Italians do love nicknames, especially ambitious ones, and the Turkish maestro was quickly dubbed the “Maradona of the Bosphorus” due to his technical skills as soon as he landed in the Belpaese. No pressure, young man.

But while his countryman Okan was quickly dismissed and ended up joining the of likes Vampeta and co. in the aforementioned list, Emre did hold his own for a few seasons in Italy. He was a starter under Cuper’s tenure but when Roberto Mancini took charge of Inter, he started to be regularly benched by Dejan Stankovic as the Mancio preferred a more physical player than the pocket-sized Turk.

He eventually left, leaving the bitter impression that he had never fully shown his talent and potential. But glimpses of it – oh yes, that he did.

On December 7, 2002, Inter travelled to the Stadio Olimpico to face Lazio. Paying a visit to the Biancocelesti was traditionally a joy for the Inter supporters as the two fan bases have a long-lasting friendship. But this time was different.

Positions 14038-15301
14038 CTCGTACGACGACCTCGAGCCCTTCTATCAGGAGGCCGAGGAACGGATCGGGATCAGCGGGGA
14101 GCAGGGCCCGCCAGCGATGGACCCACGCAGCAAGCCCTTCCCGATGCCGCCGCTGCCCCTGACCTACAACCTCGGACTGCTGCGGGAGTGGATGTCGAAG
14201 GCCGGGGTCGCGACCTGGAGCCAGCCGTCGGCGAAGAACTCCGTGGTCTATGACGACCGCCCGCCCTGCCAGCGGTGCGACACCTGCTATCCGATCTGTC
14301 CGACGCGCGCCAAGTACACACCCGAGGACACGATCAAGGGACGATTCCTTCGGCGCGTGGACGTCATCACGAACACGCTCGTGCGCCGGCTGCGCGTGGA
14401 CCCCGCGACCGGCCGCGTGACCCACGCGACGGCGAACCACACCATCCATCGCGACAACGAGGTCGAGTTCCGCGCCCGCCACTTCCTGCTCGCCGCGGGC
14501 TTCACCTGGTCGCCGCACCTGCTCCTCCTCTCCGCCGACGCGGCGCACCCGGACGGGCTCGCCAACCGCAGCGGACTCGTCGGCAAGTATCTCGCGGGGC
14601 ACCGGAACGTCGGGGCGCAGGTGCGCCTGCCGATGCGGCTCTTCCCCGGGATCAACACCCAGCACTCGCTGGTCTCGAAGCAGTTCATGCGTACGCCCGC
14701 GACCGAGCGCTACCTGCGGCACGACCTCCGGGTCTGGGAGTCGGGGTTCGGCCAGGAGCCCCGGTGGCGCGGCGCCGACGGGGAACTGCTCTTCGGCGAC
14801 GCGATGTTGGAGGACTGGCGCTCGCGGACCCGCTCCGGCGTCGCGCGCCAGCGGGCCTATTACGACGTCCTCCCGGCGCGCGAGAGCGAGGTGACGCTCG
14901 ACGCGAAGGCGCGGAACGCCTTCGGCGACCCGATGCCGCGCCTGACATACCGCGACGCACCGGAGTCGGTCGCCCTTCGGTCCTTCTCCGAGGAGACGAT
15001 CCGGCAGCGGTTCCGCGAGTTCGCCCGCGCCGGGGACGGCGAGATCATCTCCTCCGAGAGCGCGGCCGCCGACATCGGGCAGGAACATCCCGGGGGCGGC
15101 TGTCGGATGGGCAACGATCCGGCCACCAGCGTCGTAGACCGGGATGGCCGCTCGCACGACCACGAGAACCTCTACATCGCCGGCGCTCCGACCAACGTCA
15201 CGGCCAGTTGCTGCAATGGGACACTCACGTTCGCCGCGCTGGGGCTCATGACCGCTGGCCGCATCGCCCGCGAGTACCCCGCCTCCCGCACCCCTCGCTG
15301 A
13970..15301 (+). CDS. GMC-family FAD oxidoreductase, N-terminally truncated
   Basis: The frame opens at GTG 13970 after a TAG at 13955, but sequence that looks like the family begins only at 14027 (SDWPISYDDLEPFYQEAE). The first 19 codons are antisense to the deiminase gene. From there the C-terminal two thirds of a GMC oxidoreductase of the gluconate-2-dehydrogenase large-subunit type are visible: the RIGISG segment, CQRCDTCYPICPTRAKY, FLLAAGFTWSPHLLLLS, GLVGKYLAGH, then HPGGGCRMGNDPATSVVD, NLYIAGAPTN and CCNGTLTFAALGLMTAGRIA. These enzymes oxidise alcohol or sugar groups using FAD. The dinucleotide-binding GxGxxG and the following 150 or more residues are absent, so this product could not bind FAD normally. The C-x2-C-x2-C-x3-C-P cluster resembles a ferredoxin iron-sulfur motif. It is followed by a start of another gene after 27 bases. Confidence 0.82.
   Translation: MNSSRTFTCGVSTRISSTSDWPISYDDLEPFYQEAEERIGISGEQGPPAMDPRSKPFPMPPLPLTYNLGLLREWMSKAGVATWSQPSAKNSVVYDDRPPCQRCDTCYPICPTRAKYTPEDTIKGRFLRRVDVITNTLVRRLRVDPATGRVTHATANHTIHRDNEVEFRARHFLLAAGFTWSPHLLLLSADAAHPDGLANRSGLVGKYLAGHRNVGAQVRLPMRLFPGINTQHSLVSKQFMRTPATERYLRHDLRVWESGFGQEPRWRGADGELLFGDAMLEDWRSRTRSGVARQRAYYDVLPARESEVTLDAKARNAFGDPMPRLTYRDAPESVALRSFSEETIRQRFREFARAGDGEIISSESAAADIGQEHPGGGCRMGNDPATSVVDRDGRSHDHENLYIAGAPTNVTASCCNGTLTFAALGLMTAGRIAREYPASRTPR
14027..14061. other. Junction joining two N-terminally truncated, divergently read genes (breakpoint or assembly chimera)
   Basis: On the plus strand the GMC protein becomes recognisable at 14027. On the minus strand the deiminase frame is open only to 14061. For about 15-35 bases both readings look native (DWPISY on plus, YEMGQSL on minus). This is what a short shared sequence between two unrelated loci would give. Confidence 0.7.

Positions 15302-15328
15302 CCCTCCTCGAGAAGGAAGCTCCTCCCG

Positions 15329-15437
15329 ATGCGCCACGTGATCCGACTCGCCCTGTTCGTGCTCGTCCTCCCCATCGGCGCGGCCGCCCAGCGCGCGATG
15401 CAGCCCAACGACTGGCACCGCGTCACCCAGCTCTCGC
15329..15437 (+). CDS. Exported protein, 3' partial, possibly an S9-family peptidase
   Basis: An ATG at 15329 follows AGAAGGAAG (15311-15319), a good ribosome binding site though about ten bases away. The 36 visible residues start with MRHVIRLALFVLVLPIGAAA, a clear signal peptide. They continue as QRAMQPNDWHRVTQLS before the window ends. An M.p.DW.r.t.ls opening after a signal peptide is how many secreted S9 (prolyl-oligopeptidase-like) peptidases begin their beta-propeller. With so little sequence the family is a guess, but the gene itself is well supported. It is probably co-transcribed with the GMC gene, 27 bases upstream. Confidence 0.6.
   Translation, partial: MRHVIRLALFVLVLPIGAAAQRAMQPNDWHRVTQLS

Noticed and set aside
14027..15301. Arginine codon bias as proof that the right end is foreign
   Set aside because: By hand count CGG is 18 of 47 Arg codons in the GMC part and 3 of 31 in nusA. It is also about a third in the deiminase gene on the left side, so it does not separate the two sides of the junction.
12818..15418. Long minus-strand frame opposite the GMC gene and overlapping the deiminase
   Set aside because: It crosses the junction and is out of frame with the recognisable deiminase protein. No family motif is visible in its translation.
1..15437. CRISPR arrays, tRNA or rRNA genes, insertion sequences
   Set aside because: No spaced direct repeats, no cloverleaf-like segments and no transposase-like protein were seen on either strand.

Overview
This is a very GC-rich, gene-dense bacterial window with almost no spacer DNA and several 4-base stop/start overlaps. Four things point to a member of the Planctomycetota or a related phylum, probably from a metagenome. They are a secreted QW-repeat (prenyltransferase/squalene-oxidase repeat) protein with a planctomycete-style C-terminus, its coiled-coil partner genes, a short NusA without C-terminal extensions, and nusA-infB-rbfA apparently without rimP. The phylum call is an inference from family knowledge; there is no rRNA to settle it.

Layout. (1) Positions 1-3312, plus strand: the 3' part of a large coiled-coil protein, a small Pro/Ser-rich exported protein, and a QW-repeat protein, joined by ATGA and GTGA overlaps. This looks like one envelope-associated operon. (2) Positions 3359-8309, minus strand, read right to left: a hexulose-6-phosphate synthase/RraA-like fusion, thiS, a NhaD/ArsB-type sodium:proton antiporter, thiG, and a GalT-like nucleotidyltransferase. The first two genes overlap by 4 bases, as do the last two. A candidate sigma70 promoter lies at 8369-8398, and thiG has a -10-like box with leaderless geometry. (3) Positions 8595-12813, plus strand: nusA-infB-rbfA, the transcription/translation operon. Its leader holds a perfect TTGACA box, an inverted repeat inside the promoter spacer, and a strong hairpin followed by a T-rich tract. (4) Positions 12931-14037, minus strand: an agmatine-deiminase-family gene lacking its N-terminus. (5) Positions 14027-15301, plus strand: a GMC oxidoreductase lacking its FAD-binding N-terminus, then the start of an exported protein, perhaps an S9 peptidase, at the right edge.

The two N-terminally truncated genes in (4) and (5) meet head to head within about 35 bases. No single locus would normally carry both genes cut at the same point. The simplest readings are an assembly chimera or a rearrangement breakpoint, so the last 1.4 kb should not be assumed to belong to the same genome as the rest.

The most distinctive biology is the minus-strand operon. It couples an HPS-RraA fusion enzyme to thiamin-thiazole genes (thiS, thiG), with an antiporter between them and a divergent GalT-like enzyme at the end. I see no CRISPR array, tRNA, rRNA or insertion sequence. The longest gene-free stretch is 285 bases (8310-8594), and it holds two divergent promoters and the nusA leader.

This was the first time that the Nerazzurri came back to the Stadio Olimpico after enduring the collective psychodrama of the Cinque Maggio (“5th of May”). The story is well known, and we have covered it extensively here: Inter needed just one point against Lazio in the last matchday of Serie A 2001/02 to secure their first Scudetto in 12 years but shockingly lost 2-4 to a team that had nothing left to play for.

And indeed, the ghost of the Cinque Maggio still seemed to haunt the Stadio Olimpico on that night as Inter picked up exactly where they’d left off. After 37 minutes of play, Lazio had scored three times already (!), all with Argentine forward Claudio Lopez.